Given their importance in Spain’s economy, family businesses wield an outsize impact on their stakeholders, including their customers, employees and suppliers. In the case of family-owned businesses, there is an additional stakeholder–the family–whose fortunes and name are often intertwined with those of the company.

Many people assume that family-owned businesses are automatically better than other types of companies in their treatment of employees, suppliers and community. Without a doubt, examples abound of family-owned companies that treat their employees like family, regardless, regardless of actual blood lines.

That said, the same can’t be said of other family-controlled companies. While it might come as a surprise, the research is mixed on whether family-owned business is actually better for stakeholders.

Far from being a problem, this is an opportunity going forward. Family businesses can make a difference, especially at a time when the wisdom of stakeholder capitalism and responsible, sustainability-minded companies is gaining traction, especially among younger generations. Guided by a long-term vision, family-owned businesses can think big even when they’re small.

In collaboration with Caser, we recently produced a white paper on how companies can make sure they do right by stakeholders.

It all starts with employees. Family-owned businesses have the chance to build strong employee relationships even in times of growth. Communication is key: employees must be aware of the benefits of a family-owned business and the connection between family values and business goals.

The commitment to maintaining employment in good and bad times is also a plus. This is particularly relevant in attracting new talent, which may not be as familiar with the company’s history as previous generations. At the same time, communicating fairness in career opportunities for non-family members will also enhance the firm’s attractiveness to top professionals.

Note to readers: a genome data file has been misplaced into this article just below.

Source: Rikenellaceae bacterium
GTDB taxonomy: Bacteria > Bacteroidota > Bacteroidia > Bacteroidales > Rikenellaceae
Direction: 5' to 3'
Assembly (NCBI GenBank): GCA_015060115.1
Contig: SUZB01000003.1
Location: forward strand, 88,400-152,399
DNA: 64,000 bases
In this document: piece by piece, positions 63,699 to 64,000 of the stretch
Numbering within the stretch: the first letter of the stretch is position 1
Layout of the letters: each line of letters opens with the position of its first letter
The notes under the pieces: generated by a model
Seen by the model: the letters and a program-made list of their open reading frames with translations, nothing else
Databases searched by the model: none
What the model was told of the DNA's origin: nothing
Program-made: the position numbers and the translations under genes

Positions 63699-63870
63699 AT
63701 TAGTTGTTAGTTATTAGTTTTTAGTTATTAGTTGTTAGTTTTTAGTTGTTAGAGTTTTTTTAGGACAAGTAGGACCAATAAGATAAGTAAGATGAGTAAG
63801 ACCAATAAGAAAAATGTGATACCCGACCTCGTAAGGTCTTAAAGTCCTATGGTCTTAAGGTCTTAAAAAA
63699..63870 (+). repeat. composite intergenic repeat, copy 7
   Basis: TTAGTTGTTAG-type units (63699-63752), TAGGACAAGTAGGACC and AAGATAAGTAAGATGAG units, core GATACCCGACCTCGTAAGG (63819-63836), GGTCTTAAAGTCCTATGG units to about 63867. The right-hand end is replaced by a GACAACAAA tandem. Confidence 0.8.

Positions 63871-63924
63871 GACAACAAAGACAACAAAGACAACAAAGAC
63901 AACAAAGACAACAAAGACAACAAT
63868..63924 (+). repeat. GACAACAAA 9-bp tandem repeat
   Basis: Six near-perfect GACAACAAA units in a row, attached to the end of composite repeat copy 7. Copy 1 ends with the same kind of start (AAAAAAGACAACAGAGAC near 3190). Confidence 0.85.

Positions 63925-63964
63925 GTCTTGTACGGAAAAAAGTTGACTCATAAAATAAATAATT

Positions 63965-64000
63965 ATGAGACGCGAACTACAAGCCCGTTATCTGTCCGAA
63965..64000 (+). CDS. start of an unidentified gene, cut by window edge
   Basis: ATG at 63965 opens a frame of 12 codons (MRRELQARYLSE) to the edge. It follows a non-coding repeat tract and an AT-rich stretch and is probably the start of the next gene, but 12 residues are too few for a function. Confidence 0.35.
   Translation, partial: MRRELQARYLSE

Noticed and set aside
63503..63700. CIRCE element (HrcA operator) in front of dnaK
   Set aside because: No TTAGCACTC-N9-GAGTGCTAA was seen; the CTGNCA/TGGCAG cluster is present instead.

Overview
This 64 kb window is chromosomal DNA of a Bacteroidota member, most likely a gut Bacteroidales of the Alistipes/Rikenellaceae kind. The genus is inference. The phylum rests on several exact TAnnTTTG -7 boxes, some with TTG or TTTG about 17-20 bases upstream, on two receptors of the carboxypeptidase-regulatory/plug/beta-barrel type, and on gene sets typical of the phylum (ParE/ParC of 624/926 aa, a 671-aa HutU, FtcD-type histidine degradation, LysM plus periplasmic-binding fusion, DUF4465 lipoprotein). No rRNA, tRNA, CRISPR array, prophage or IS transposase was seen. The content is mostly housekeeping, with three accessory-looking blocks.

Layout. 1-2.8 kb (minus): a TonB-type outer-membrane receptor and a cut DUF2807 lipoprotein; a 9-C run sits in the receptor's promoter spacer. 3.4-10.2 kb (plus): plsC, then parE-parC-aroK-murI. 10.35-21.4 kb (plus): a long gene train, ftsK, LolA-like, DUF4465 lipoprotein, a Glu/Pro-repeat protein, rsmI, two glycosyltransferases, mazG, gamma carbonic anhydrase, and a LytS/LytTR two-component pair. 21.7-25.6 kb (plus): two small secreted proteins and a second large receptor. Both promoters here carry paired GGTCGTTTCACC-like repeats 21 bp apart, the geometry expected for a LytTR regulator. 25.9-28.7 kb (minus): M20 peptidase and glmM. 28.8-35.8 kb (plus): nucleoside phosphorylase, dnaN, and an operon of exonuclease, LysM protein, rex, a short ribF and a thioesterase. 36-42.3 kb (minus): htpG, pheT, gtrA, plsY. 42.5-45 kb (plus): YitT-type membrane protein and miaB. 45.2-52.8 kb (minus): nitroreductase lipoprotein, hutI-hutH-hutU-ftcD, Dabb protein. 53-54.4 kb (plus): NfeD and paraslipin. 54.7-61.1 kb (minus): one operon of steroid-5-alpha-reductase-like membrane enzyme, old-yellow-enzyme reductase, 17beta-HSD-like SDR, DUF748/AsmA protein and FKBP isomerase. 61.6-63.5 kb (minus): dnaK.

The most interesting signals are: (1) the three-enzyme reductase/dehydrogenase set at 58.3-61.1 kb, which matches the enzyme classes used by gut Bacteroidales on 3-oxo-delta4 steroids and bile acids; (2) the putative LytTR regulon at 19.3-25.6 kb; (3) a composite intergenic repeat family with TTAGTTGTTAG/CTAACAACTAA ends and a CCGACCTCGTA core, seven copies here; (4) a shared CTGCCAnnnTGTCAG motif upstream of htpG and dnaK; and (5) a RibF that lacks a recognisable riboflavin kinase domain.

Communication is also critical in maintaining existing clients and attracting new ones. The unique family history may serve as an initial selling point, but having and communicating environmental, social and governance (ESG) strategies will help retain them. ESG strategies should include training employees in climate-related innovation, even in the case of small companies, and diversifying the board of directors in the case of large firms.

It may require forming alliances, including companies that are sometimes competitors. When speed is crucial, organic growth may be too slow; strategic alliances can offer companies faster access to new markets, cutting-edge technology and specialized knowledge.

When trust is an issue, some companies prefer to forge alliances with other family-owned firms, reinforcing their shared long-term vision. Strengthening bonds and relationships among family business can bolster competitive opportunities.

Sometimes, growth requires major changes in a company’s management or ownership, as evidenced by Grifols’ decision to bring in outside management or Puig’s recent IPO. But equally important are new ways of thinking to ensure family-owned businesses continue to serve as engines of Spain’s growth and employment.

Homepage image: Max Prokop on Unsplash